Life Style

My Entrepreneurial Journey

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There is no standard journey or common path to becoming an entrepreneur. Each of us has our own story and our own reason for choosing this path. The entrepreneurial path lacks “perceived” security, elements of prestige, and can be a lonely journey. However, I’ve found that the fear can be properly managed when security is objectively analyzed.

My journey began really taking shape after spending around 20 years working in large Fortune 500 companies. As I began thinking about my next 20 years, I found myself not being excited about the different paths and potential positions that were in front of me.

I longed for a career that didn’t have me checking my 401k and wondering regularly if I had the “security” needed to walk away and enjoy life.

I built out my entrepreneurial transition plan that was based on security and financial independence. I shared that plan with a few mentors that I trusted and asked for their thoughts and feedback.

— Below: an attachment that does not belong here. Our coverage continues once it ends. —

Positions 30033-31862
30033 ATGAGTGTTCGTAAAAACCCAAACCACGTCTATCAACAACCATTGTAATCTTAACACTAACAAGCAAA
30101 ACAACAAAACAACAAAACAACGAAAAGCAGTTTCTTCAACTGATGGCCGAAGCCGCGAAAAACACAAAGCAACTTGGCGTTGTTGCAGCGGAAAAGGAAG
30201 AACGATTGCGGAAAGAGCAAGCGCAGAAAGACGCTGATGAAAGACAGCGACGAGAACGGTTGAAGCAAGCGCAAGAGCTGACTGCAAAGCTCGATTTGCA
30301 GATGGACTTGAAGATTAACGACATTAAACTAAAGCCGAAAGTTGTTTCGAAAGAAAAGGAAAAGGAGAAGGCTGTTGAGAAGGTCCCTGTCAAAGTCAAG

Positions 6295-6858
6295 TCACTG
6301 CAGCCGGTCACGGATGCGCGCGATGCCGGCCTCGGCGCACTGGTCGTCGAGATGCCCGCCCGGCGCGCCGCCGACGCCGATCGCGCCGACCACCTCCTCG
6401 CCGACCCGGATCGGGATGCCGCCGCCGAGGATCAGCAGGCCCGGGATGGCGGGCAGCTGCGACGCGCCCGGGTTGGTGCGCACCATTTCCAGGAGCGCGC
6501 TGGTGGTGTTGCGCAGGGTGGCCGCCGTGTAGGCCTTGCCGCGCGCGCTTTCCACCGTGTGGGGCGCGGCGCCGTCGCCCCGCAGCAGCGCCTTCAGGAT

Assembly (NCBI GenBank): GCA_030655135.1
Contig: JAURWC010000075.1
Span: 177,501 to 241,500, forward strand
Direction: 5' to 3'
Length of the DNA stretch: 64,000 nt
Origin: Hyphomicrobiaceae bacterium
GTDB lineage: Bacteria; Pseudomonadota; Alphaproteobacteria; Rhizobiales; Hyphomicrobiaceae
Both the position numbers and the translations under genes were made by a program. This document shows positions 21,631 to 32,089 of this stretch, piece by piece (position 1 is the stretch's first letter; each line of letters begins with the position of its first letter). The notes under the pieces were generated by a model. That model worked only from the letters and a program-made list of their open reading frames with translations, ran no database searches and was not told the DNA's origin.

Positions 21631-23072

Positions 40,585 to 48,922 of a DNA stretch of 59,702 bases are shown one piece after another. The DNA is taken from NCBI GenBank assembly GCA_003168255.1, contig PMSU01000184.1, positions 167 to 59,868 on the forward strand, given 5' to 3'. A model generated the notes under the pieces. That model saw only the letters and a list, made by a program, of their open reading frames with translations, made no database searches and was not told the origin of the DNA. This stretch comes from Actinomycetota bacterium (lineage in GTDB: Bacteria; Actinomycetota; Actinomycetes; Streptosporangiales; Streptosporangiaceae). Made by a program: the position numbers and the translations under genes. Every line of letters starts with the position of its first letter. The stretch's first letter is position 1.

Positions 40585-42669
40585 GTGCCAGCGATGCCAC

Sharing my desires and my plan was the first step of my entrepreneurial journey. Getting serious about a transition and what possible next steps I would make changed my mindset radically. Things I previously ignored, I now looked at as opportunities, and in my case, the timeline I laid out for myself got pulled forward by a chance encounter that I would have ignored if I hadn’t laid my plan out earlier.

Jumping into a brewery partnership didn’t match my “strategic plan,” but it aligned with what I had written and shared with mentors. I approached it in a minimum viable product manner while still working within a large corporation. Mistakes were numerous and expensive, but they didn’t bankrupt the business. Step by step, the brewery gained momentum and new opportunities came our way. My strategic plan had now been radically accelerated, and the time came that I had to pull the plug from my perceived security provided by working within a large corporation.